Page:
This review is from: Miracle (Audio CD)
For a band that long prided itself on 'no synthesizers', it was sometimes painful to hear their work on albums such as The Works and A Kind of Magic. The electronic gadgetry is still here, but so is a return to highlighting the great work of guitarist Brian May on tracks such as I Want it All and Party. Invisible Man is a neat mix of the old and new Queen sound. For me, this is the band's best album of the 1980s. They'd truly return to impressive form with Innuendo in 1991.
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3 of 3 people found the following review helpful
5.0 out of 5 stars Queen's best album since The Game, November 9, 2007
This review is from: Miracle (Audio CD)
Queen's fourteenth album (not counting compilations) The Miracle was released in May of 1989 in the US.
The Miracle saw Queen going back slowly to the sound that made them famous in the 1970s.
Guitarist Brian May, drummer Roger Taylor, bass player John Deacon and lead singer Freddie Mercury took some time off after The Magic Tour of 1986 to work on other projects but went in the studio in 1988 to record Queen's strongest album since 1980's The Game. Also, the band switched co-producers to David Richards for a change. Lastly, the band would co-write all of the songs TOGETHER as a UNIT. Would this change be good or bad, read on.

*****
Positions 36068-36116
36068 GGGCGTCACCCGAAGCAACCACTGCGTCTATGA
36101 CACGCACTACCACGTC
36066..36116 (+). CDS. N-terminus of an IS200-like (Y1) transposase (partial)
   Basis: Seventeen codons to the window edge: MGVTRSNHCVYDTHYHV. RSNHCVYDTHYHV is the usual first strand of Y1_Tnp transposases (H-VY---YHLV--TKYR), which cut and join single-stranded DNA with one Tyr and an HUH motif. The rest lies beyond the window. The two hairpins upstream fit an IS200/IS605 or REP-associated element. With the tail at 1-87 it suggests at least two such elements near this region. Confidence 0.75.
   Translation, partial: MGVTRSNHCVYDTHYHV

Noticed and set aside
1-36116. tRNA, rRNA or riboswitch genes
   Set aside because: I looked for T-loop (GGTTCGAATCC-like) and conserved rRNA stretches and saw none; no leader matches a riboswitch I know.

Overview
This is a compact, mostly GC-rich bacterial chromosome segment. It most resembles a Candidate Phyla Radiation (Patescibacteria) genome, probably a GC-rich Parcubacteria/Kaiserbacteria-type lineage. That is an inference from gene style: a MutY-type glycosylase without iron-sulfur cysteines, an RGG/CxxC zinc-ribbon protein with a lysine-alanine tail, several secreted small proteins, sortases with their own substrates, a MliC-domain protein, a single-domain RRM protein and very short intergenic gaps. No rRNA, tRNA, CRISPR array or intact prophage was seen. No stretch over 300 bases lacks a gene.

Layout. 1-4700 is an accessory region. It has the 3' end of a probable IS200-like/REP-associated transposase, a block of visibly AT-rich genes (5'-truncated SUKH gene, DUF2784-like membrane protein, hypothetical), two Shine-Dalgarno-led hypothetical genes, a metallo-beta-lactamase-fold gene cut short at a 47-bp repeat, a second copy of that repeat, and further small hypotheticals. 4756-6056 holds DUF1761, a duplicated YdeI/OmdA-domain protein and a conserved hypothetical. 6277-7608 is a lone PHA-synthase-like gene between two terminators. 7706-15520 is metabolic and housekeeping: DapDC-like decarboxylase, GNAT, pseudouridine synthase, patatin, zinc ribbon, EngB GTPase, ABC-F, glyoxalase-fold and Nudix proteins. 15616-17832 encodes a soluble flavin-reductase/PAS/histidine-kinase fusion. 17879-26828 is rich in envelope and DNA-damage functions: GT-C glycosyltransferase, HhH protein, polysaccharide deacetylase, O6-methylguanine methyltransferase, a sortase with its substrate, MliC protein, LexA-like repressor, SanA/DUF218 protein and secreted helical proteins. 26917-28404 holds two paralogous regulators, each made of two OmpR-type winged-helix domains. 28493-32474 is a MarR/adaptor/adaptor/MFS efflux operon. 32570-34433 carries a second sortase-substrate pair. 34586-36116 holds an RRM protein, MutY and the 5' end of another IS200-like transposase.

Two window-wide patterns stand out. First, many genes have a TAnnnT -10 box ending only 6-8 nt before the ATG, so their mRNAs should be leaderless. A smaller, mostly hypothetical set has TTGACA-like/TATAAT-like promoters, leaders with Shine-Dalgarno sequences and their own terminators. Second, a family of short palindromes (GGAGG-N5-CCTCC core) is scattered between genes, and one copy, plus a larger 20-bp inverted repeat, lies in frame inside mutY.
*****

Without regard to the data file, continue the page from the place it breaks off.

We begin The Miracle album with "Party" and "Khashoggi's Ship", two good partying songs. Party is a short but good opening track which gets the mood of the album off on the right foot. We follow with the rocker Khashoggi's Ship which is a killer rocker. Each time I hear the fast section at the end, I want to speed down the highway doing 90, it rocks! The Miracle's title cut is next and is a beautiful number. This number is a great uplifting song when things look down (its video was priceless as it depicted four young kids playing the Queen members and executing the movements of the four Queen-men well). Next is the rocker "I Want It All" which is classic stadium rock Queen at its best. Sad that Queen never got the chance to play this live despite the fact, the band made a performance clip for the track. This track gave Queen their first American rock radio hit since Under Pressure in 1981 hitting #3 on Billboard's Mainstream Rock charts and the song just rocks. The version on the Hollywood Records version of the album is a different mix to the one on the EMI and Capitol versions of the album. Next up is the great, up number "The Invisible Man" which is one of my favorites on the album for its great Deacon bass line and had a great video to go with it.